Linux Tune Network Stack (Buffers Size) To Increase Networking Performance

I‘ve two servers located in two different data center. Both server deals with a lot of concurrent large file transfers. But network performance is very poor for large files and performance degradation take place with a large files. How do I tune TCP under Linux to solve this problem?

By default the Linux network stack is not configured for high speed large file transfer across WAN links. This is done to save memory resources. You can easily tune Linux network stack by increasing network buffers size for high-speed networks that connect server systems to handle more network packets.

The default maximum Linux TCP buffer sizes are way too small. TCP memory is calculated automatically based on system memory; you can find the actual values by typing the following commands:
$ cat /proc/sys/net/ipv4/tcp_mem
The default and maximum amount for the receive socket memory:
$ cat /proc/sys/net/core/rmem_default
$ cat /proc/sys/net/core/rmem_max

The default and maximum amount for the send socket memory:
$ cat /proc/sys/net/core/wmem_default
$ cat /proc/sys/net/core/wmem_max

The maximum amount of option memory buffers:
$ cat /proc/sys/net/core/optmem_max

Tune values

Set the max OS send buffer size (wmem) and receive buffer size (rmem) to 12 MB for queues on all protocols. In other words set the amount of memory that is allocated for each TCP socket when it is opened or created while transferring files:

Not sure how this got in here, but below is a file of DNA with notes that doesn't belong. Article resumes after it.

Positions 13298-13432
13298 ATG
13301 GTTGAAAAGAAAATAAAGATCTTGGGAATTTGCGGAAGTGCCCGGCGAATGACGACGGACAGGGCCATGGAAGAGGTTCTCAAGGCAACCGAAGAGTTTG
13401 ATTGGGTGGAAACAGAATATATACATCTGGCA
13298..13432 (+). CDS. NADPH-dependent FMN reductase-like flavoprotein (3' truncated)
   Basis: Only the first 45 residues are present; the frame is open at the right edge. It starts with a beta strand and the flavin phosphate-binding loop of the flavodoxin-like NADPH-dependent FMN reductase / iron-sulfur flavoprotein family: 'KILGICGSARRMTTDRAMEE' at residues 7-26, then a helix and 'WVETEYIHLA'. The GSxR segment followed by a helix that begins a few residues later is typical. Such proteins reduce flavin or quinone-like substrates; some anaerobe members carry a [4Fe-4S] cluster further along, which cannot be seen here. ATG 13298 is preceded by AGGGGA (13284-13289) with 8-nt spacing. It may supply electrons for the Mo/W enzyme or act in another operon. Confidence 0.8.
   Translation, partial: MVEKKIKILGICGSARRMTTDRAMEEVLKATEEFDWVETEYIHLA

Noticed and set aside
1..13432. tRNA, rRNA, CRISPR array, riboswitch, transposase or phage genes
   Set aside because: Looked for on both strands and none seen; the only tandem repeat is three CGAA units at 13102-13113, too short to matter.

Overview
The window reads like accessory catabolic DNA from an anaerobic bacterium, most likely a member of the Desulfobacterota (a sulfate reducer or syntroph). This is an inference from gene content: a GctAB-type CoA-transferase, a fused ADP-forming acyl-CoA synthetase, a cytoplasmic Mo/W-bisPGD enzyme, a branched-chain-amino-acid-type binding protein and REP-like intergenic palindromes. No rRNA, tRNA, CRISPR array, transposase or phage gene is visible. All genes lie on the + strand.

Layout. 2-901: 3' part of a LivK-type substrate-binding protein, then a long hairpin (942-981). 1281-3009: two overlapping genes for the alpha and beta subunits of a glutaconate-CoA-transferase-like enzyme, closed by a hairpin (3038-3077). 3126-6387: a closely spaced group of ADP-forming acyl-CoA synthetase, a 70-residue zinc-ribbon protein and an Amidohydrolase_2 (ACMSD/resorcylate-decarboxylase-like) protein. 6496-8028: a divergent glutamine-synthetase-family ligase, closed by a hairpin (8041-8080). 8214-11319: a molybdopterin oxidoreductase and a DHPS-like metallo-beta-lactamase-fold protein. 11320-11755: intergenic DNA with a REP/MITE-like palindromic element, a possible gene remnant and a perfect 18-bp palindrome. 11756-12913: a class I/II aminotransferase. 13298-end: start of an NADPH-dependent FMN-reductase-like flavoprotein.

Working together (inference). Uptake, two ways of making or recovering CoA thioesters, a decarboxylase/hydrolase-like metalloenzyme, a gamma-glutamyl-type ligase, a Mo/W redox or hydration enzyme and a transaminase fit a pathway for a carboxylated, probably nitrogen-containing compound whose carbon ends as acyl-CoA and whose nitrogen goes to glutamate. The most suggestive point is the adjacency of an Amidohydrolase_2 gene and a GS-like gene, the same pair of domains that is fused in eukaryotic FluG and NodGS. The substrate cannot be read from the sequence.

WARNING! The default value of rmem_max and wmem_max is about 128 KB in most Linux distributions, which may be enough for a low-latency general purpose network environment or for apps such as DNS / Web server. However, if the latency is large, the default size might be too small. Please note that the following settings going to increase memory usage on your server.

# echo 'net.core.wmem_max=12582912' >> /etc/sysctl.conf
# echo 'net.core.rmem_max=12582912' >> /etc/sysctl.conf

You also need to set minimum size, initial size, and maximum size in bytes:
# echo 'net.ipv4.tcp_rmem= 10240 87380 12582912' >> /etc/sysctl.conf
# echo 'net.ipv4.tcp_wmem= 10240 87380 12582912' >> /etc/sysctl.conf

Turn on window scaling which can be an option to enlarge the transfer window:
# echo 'net.ipv4.tcp_window_scaling = 1' >> /etc/sysctl.conf
Enable timestamps as defined in RFC1323:
# echo 'net.ipv4.tcp_timestamps = 1' >> /etc/sysctl.conf
Enable select acknowledgments:
# echo 'net.ipv4.tcp_sack = 1' >> /etc/sysctl.conf
By default, TCP saves various connection metrics in the route cache when the connection closes, so that connections established in the near future can use these to set initial conditions. Usually, this increases overall performance, but may sometimes cause performance degradation. If set, TCP will not cache metrics on closing connections.
# echo 'net.ipv4.tcp_no_metrics_save = 1' >> /etc/sysctl.conf
Set maximum number of packets, queued on the INPUT side, when the interface receives packets faster than kernel can process them.
# echo 'net.core.netdev_max_backlog = 5000' >> /etc/sysctl.conf
Now reload the changes:
# sysctl -p
Use tcpdump to view changes for eth0:
# tcpdump -ni eth0

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Posted by: SXI ADMIN

The author is the creator of SXI LLC and a seasoned sysadmin, DevOps engineer, and a trainer for the Linux operating system/Unix shell scripting. Get the latest tutorials on SysAdmin, Linux/Unix and open source topics via RSS/XML feed or weekly email newsletter.